Here at the Chieftain sports desk, we are digging through our archives to bring you flashes from Pueblo’s sports with our Throwback Thursday stories. Today’s is a recap of a collegiate wrestling dual for University of Southern Colorado — now Colorado State University-Pueblo, from Jan. 12, 1996. The ThunderWolves had a tough go in the matchup and had an intriguing situation with an official. The story was written by former Chieftain reporter Chuck Herman.
GUNNISON – After Thursday night’s dual here between University of Southern Colorado and Western State College, neither coach was gloating. Western’s Greg Waggoner was just happier than USC’s Doug Moses.
It’s a fun and clean rivalry, and those are the best kind,” said Waggoner, who had just watched his team beat the ThunderWolves 28-16. “It’s the kind of rivalry that’s healthy in sports. But if I told you I didn’t like to win, that would be a fib.”
Apart from watching his team win, however, Waggoner was just as thoughtful as Moses.
“It’s the middle of the season,” Waggoner said. “There’s a lot to be done. I guess that’s where we’re supposed to be this time of year.”
Moses had several things to be pleased with despite the loss. To begin with, 118-pound Manuel Guzman beat Western’s All-American Johnny Vigil for the first time in three tries.
Guzman coming through and beating this kid who is an All-American, that’s a good, positive thing for us,” Moses said. “There were a lot of things that could have gone our way, but with the lineup tonight, I thought we did all right. We came out with some fire in our bellies.”
Guzman last wrestled Vigil at the Great Plains Open with Vigil winning the match 12-4 to take seventh. Thursday, Guzman came out on top with a 9-7 decision.
“Even my high school coach (Bobby Gonzales, former Central High School coach) told me the third time was a charm,” Guzman said. “My strategy was to circle into his legs and concentrate on my shooting, keeping me on the offensive.
Guzman appeared a little tentative early in the match, falling behind 5-3 after the first period. He rallied in the second period scoring a takedown and then back points. Vigil escaped to knot the bout at 7-7 early in the third, but Guzman took down the Mountaineer junior with 36 seconds left to cap the scoring.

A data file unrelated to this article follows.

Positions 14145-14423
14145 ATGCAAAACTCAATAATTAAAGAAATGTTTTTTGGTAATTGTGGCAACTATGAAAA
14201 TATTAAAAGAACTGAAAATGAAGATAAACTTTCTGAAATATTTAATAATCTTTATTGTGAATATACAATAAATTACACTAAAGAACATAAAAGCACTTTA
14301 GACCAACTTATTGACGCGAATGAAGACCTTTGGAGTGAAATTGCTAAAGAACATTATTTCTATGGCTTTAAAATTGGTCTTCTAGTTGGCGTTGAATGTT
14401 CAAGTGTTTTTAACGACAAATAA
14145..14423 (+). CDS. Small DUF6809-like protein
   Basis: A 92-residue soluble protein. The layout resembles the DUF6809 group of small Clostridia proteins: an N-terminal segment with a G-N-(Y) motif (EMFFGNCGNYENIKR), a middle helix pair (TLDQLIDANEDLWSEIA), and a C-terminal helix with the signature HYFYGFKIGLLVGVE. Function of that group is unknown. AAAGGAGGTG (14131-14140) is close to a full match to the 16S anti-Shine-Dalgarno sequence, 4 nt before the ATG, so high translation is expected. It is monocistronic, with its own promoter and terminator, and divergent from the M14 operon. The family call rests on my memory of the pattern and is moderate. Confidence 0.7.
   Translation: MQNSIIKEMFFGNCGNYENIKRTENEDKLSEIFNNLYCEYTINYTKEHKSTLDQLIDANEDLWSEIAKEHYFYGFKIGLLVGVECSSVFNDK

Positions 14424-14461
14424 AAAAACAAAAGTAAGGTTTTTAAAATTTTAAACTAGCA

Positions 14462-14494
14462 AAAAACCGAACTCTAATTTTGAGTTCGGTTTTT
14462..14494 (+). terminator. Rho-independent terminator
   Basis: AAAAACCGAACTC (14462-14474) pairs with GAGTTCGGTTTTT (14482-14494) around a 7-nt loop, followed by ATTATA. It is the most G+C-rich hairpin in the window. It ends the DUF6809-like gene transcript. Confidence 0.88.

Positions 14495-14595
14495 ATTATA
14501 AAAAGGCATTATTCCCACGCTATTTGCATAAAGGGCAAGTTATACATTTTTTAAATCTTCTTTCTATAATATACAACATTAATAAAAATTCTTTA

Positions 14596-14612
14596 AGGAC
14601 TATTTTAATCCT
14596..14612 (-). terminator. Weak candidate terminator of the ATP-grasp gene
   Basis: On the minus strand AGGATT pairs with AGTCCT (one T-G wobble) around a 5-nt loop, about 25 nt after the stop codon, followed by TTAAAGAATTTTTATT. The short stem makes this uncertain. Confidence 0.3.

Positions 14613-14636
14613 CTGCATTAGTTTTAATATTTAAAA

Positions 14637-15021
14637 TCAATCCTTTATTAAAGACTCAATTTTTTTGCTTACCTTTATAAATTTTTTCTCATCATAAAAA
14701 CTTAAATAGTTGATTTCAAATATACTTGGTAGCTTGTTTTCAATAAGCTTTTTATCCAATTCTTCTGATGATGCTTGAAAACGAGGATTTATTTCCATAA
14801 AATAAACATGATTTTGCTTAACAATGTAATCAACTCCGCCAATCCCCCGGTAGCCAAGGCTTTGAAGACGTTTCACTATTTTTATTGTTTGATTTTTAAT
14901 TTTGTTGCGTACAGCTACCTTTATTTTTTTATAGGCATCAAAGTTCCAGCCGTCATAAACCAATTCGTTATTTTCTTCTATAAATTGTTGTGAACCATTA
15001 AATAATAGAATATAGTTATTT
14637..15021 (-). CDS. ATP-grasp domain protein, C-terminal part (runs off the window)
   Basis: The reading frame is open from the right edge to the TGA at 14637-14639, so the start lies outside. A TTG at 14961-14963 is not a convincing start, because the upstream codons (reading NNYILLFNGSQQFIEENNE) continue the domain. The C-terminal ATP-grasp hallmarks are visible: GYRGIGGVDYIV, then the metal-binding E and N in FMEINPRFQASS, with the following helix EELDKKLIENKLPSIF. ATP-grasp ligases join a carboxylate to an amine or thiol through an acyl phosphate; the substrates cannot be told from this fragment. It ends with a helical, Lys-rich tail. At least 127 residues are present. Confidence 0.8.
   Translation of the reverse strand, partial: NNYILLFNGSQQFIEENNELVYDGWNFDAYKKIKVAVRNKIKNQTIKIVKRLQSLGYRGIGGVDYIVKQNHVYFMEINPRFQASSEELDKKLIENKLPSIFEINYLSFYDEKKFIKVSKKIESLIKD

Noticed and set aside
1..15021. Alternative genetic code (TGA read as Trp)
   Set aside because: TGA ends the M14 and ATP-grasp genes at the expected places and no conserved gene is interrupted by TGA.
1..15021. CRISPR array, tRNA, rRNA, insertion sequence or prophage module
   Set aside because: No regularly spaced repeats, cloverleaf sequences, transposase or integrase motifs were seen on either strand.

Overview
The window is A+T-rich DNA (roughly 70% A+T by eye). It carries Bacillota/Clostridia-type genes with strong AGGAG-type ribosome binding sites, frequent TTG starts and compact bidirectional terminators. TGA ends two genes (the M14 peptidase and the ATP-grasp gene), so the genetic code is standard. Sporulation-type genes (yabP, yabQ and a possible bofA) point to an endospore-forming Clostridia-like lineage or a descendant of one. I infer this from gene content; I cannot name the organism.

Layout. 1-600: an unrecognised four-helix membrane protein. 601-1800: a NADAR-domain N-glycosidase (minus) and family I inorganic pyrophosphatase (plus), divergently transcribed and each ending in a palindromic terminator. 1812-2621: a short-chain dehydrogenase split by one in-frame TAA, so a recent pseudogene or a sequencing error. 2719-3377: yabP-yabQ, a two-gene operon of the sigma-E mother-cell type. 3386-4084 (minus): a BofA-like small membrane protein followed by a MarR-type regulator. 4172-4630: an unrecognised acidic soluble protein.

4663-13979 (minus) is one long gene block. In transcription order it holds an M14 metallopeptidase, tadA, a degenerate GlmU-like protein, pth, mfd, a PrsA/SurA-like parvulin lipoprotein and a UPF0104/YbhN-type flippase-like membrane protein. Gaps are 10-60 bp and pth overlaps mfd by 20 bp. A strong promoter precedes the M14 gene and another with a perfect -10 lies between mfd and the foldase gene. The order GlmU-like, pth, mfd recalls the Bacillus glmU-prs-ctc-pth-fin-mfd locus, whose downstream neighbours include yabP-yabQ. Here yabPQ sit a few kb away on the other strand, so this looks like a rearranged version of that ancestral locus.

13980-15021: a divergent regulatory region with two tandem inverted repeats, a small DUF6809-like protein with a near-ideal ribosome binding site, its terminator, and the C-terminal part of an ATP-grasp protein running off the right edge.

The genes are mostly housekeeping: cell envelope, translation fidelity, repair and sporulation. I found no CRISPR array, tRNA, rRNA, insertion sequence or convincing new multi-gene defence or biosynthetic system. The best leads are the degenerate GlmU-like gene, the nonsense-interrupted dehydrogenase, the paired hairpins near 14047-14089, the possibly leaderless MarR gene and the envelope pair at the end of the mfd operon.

“I was a little nervous at first,” Guzman said. “But I came to prove a point. It felt good to win in his house.”
Bob Neff followed with a win in overtime to put USC up 6-0, but a goof by referee Blaine Walters could have cost the ThunderWolves three points. Neff took down Western’s Jeremy Franz, which ordinarily would have ended the match. However, Neff took Franz down to his back and should have been allowed an opportunity to get the pin instead of the 6-4 decision.
Neff was leading in the match until Walter hit him with stalling with 8 seconds left to end regulation at 4-4.
“In overtime, we’ve got the opportunity to pin the guy,” Moses said. “And he was flat on his back. That was my only point, and I was right. The official knew he made a mistake.”
The three points didn’t figure in the decision, but that, coupled with forfeiting at 134, put USC in a big hole. Neff was slated to wrestle at 134, but 126-pounder Lucas Trujillo injured his knee in practice necessitating the lineup shuffle.
USC’s Lyle Geyer then lost a close decision (3-2) at 142. Geyer appeared to have a reversal at the final buzzer but the official ruled no points and USC lost a match it had to win.
USC dropped the next three bouts including another close one at 167 when Chris Thorgesen, who was leading 4-3, gave up a reversal with 8 seconds left.
Nick Gagliardi got USC back in the win column with a pin at 177, that despite his having had problems with his stomach for the past couple of days.
“I came back from break at 211,” Gagliardi said. “I’ve been cutting a lot of weight. I just didn’t do it the right way.”
Gagliardi looked like he was destined to lose until an injury timeout brought him back to the task at hand.
I was worrying about (getting sick),” he said. “Taking that injury break put my mind back on wrestling. I knew I could take that kid from the first time we tied up.”
Gagliardi’s pin and a decision win by Josh Kallsen at 190 made the score respectable for USC, but Moses was more focused on the positive things he saw than the final score.
We lost the dual, but there were signs of things that were good,” he said. “We’ve got a ways to go, but we’ll be all right.”